So for several years I have been using old towels or blankets as a blocker for the bottom of my little man's door. It is a good way to keep out light, extra sound, and even a draft.
But the towel/blanket thing always looked so unkempt. I tried those draft blockers that go under the door but it just did not work very well. I've been meaning to make my own for awhile and I finally have. This design works great because it blocks well but is also easily removed and washed right in the washer.
- 3" thick x 8" wide x 14" tall piece of Foam OR 3" x 14" x 14" Foam (depending on what you can find)
- 15" x width of door frame + 8" piece of fabric
- Separating zipper measuring about 2" smaller than the width of your door frame. You do not have to use a separating zipper, but it makes it a little easier.
|This type of cushion is what I used and you can find them in a variety of sizes |
at most local craft/hobby stores.
1. Measure the inside of your door frame from edge to edge where the draft blocker will sit. Mine was
2. I wanted by draft blocker to be nice and thick, able to block light & muffle sound. 4" seemed like a nice thickness. So first I measured 4" in from the edge and drew a line.
|You can't see the line very well here. So I circled it, but you would be able to|
see your own, it was quite clear in person. The photo just didn't catch it.
3. Cut on the line.
4. Measure 4" in from the cut line and cut another piece. These two pieces together will measure 28" which is very close to my 28 1/2" door frame. If your door frame is wider then 28 1/2" just cut additional pieces of
foam to create a long enough to fit across the entire door frame.
5. My piece of fabric measured 15" x 36" (28" of foam + 8"). If your foam is thicker than 3" or wider than 4" you will need to use a different measurement than 15". Add all thickness and width together and then add 1" to get the correct measurement.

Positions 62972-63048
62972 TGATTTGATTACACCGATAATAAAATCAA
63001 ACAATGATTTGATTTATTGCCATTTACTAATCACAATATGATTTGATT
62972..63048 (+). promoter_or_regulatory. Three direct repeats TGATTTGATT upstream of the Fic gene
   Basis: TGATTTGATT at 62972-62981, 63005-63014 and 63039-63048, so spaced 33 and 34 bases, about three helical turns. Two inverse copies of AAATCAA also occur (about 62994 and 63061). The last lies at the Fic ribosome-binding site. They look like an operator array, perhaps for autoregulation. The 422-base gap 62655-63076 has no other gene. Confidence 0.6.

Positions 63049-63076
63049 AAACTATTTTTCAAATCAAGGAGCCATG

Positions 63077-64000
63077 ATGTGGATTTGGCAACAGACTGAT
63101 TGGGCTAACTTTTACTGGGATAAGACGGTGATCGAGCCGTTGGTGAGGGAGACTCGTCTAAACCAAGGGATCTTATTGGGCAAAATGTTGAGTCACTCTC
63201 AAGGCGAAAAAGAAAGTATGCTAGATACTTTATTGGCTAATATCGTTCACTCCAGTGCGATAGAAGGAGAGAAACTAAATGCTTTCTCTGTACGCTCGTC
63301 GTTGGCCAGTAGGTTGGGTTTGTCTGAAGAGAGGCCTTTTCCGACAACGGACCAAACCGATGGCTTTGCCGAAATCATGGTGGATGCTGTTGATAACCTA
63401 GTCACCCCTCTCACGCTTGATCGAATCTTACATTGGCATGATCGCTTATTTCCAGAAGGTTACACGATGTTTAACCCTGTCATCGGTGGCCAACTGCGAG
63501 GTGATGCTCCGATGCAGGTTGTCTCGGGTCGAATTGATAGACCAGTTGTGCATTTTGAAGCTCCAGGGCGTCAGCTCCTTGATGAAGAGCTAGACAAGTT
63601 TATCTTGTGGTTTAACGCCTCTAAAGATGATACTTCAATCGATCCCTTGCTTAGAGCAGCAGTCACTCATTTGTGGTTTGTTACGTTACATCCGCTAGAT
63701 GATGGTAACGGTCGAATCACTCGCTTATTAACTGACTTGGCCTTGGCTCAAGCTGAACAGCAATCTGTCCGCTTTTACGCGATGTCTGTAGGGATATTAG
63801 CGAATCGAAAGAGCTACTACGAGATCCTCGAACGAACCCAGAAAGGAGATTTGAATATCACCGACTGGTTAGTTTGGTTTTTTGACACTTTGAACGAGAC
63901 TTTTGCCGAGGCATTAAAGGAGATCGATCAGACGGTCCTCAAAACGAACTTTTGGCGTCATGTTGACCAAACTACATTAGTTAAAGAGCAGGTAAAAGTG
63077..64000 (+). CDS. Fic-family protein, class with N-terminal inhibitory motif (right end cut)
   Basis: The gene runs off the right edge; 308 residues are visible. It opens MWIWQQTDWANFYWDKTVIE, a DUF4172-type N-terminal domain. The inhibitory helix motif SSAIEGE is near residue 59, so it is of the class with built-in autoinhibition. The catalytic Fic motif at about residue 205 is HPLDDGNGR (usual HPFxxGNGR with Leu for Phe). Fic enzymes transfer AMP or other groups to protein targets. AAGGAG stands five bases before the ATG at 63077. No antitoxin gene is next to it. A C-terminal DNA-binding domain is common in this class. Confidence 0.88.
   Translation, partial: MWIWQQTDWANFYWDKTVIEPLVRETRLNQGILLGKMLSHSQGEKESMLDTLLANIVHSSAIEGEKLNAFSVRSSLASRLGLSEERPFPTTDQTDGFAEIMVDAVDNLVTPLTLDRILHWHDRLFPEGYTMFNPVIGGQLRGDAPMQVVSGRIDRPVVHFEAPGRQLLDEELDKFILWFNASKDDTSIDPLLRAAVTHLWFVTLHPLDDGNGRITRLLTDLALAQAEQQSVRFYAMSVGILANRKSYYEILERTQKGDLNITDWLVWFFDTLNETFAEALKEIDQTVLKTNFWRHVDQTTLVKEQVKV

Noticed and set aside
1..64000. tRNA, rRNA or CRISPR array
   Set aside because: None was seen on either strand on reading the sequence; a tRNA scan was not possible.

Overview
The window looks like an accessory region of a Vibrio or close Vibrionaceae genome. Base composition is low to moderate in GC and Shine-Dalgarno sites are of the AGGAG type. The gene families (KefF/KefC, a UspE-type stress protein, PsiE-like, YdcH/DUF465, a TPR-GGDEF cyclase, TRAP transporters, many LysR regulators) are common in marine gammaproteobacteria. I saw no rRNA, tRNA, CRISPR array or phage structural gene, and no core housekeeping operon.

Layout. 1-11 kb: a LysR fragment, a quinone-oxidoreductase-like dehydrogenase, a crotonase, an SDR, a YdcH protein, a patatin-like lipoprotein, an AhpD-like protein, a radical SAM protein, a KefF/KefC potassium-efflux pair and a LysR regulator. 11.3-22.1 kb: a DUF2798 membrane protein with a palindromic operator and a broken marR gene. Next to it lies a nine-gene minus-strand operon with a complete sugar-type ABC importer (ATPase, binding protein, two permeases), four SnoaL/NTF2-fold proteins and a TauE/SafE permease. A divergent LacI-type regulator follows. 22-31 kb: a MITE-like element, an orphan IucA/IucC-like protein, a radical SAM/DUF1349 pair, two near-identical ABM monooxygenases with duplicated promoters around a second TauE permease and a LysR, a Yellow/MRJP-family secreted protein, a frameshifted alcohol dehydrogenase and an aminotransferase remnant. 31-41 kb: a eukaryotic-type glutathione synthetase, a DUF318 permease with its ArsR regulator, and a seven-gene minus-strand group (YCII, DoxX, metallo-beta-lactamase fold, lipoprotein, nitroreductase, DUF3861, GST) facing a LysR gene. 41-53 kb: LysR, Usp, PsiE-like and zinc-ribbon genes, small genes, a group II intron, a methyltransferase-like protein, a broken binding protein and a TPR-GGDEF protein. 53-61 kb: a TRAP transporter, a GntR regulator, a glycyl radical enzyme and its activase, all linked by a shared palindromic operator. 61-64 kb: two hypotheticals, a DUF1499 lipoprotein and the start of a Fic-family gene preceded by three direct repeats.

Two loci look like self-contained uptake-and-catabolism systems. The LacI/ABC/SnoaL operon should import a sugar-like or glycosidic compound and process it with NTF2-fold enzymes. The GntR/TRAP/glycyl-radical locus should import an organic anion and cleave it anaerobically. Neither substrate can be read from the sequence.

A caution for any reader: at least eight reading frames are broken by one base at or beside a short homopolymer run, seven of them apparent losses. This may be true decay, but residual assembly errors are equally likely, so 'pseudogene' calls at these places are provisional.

My foam was 3" thick and I cut it 4" wide. 3" + 3" + 4" + 4" = 14" + the 1" = 15"
6. Fold fabric in half along the side that is the width of the door frame, wrong sides together. Mark the center line.
7. Fold the zipper in half and mark the center line on both edges and both sides.
8. You can separate the zipper to make it easier to sew in. Line up the half way zipper line with the half way fabric line. Pin or place zipper (using wash away wonder tape), wrong side down along the edge of fabric. Sew in place.
9. Repeat step 8 with the opposite side of fabric and other side of zipper.
10. Fold zipper under fabric and top stitch next to the zipper.
11. When you re-zipper the edges you should have a tube. Zipper edges so that fabric is right sides together. Pin the open edges (fabric between the end of the zipper and the end of the fabric) together and sew with a 5/8" seam allowance, only from the edge of zipper to the edge of the fabric.
12. Turn fabric right side out.
13. Place the foam inside the fabric so that the 3" edge is on the floor and the foam is sitting up 4" from the ground. Keep the zipper so that it is along the center of the top of the foam.
14. Zip it closed.
15. Turn the whole thing down so that the zipper is on the side and the 4" edge is against the ground.
16. Go to one of the open edges. We are basically going to work with the fabric just like we were going to wrap a present or make an envelope (this method works well for creating a very square "wrapper" and it is quick). Fold down the top of the fabric to meet the fabric on the floor.
17. Pull over one side on top of the folded fabric just like an envelope.
18. Repeat with the opposite side.
19. Then pull up the bottom fabric, which is now shaped like a triangle.
20. Hand stitch the triangle tip to the fabric that lies on top of the foam.
21. Continue to whip stitch edges of the fabric to the fabric behind it, until all edges are sewn shut.
22. Repeat steps 16 - 21 with the opposite open edge.
23. Now you are all set! Place the draft blocker in your door.